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Amenhotep II box fragments found


Two fragments of a decorative wooden box made c1400BC, during the reign of King Amenhotep II, were held at the London-based dealer until Egyptologist Tom Hardwick made the connection to a piece in the National Museums Scotland’s collection last April.

Amenhotep II box fragments found
Amenhotep II box and fragments [Credit: National Museums Scotland]
George Ludlow, gallery manager of Charles Ede, recalls that after finding out about the link, the gallery immediately contacted the museum. The museum was then able to purchase for £25,000, with support from the Art Fund and the National Museums Scotland Charitable Trust, the two missing fragments for the box which had been in the museum’s collection for 160 years.

Amenhotep II box fragments found
Drawing and watercolor of the box before restoration by Cyril Aldred, 1946 [Credit: National Museums Scotland]
The 22cm tall box is made of cedar wood, ebony, ivory, gold, copper alloy and faience. The use of exotic material signifies the wealth of Amenhotep II and the extent of his empire into reaches of the Mediterranean. It is thought to have been used to store cosmetics or perfume in the royal palace.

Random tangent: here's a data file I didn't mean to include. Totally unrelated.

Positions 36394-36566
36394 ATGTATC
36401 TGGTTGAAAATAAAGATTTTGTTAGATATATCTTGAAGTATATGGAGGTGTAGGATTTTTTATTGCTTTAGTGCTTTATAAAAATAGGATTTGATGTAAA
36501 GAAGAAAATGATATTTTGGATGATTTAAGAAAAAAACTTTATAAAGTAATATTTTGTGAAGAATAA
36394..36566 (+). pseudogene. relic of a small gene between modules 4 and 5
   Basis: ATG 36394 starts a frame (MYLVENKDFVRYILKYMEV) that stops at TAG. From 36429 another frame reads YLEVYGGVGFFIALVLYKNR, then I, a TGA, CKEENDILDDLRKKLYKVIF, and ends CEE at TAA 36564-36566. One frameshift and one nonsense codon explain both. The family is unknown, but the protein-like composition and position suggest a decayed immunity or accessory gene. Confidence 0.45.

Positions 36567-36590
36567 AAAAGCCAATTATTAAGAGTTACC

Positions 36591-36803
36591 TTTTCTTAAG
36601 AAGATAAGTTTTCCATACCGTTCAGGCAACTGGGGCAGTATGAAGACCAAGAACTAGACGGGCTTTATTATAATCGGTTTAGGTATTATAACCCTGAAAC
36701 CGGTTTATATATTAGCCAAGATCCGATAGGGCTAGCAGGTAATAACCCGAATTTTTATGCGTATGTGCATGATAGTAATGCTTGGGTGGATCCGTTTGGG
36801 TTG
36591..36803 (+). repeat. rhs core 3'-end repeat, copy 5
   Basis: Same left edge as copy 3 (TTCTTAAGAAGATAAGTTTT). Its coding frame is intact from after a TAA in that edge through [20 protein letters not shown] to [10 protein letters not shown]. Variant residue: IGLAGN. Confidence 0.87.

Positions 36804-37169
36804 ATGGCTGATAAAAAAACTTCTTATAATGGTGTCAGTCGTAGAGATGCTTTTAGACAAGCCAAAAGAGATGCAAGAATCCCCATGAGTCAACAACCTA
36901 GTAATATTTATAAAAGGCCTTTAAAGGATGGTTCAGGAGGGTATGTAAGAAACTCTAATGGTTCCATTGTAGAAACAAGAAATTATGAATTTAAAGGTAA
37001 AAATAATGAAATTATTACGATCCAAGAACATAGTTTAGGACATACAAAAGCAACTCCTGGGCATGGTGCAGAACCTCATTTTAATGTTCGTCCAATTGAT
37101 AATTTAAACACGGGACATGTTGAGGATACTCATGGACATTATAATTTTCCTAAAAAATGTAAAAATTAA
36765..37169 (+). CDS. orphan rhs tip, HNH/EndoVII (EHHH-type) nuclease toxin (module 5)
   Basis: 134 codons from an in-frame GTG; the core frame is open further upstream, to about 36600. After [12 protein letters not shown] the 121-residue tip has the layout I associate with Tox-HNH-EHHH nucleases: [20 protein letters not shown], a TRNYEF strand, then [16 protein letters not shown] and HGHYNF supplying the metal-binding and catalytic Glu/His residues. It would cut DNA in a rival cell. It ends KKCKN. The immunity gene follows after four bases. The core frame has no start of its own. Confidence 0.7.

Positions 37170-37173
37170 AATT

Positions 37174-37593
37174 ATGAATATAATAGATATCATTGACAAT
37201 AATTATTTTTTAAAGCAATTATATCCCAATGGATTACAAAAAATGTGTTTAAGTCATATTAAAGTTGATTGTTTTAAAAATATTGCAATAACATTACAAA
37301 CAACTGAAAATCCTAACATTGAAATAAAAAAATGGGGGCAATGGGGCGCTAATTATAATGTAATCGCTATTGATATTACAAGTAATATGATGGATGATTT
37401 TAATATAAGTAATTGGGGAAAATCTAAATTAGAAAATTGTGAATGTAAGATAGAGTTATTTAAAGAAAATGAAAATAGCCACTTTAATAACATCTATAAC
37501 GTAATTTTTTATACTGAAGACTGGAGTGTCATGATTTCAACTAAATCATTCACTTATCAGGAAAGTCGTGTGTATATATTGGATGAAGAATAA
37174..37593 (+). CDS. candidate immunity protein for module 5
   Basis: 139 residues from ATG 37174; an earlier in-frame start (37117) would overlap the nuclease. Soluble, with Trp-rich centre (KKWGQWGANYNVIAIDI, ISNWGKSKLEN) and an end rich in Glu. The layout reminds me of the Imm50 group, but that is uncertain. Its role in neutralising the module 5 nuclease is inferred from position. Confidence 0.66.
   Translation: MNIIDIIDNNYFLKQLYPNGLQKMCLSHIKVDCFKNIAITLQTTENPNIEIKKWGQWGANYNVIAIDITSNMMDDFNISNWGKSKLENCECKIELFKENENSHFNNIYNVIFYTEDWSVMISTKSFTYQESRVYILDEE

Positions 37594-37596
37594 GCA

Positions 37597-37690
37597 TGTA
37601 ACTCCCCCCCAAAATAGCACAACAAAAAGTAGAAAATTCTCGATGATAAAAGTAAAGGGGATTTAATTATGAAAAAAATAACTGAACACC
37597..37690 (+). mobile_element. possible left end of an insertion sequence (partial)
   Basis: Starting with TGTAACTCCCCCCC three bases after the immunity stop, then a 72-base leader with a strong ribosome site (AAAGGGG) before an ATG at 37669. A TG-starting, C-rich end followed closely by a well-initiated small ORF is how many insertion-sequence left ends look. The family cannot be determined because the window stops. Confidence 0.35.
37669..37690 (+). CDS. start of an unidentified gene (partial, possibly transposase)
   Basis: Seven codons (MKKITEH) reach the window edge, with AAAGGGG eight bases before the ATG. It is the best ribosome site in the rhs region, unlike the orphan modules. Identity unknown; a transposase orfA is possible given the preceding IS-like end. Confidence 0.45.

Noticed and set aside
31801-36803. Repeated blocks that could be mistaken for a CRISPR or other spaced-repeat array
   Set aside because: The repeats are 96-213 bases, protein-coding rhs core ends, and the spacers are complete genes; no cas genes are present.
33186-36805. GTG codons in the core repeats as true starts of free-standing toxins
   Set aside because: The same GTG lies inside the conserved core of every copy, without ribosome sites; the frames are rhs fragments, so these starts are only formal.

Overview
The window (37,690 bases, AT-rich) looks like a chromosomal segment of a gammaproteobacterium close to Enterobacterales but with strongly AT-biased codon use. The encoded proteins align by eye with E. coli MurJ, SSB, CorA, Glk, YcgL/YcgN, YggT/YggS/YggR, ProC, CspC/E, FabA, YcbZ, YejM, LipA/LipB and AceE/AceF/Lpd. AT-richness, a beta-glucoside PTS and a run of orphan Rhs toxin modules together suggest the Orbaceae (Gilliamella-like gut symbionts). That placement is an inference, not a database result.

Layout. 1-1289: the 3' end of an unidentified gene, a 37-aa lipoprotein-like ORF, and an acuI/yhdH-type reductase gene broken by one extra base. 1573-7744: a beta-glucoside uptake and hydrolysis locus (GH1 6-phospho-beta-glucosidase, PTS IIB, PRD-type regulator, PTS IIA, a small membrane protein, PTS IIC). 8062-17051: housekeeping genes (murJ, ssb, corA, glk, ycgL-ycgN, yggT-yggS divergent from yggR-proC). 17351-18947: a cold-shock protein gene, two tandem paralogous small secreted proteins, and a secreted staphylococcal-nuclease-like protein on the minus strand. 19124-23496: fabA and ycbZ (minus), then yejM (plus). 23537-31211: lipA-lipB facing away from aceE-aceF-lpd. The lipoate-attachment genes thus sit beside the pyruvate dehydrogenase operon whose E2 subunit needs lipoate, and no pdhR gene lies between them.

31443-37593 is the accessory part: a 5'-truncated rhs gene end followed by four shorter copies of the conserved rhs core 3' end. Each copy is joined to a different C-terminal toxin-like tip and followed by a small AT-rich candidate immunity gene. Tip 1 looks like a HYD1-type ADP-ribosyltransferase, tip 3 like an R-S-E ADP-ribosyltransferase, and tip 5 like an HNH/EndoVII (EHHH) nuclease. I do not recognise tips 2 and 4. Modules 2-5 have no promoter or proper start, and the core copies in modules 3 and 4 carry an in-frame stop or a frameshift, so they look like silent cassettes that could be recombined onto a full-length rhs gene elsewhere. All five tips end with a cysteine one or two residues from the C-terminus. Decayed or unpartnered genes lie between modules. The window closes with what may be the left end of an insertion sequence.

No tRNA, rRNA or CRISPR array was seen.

Amenhotep II box fragments found
Margaret Maitland, senior curator of the Ancient Mediterranean at National Museums Scotland, 
with a box from the reign of Amenhotep II. The museum purchased missing fragments of the box for 
£25,000, with support from the Art Fund and the National Museums Scotland Charitable Trust 
[Credit: National Museums Scotland]
“We are delighted to have the opportunity to reunite these fragments with our spectacular box, which is one of the great treasures from our ancient Egyptian collections,” said Margaret Maitland, senior curator of the Ancient Mediterranean at National Museums Scotland. “Palace objects from ancient Egypt are extremely rare, so it’s very exciting for us to be able to confirm this object’s royal connections.”

The box and fragments will go on display in a new exhibition, The Tomb: Ancient Egyptian Burial, which opens at the National Museum of Scotland on March 31.

Ludlow added that the gallery was always keen to work with museums and institutions to improve public collections.

Source: Antiques Trade Gazette [January 28, 2017]
TANN

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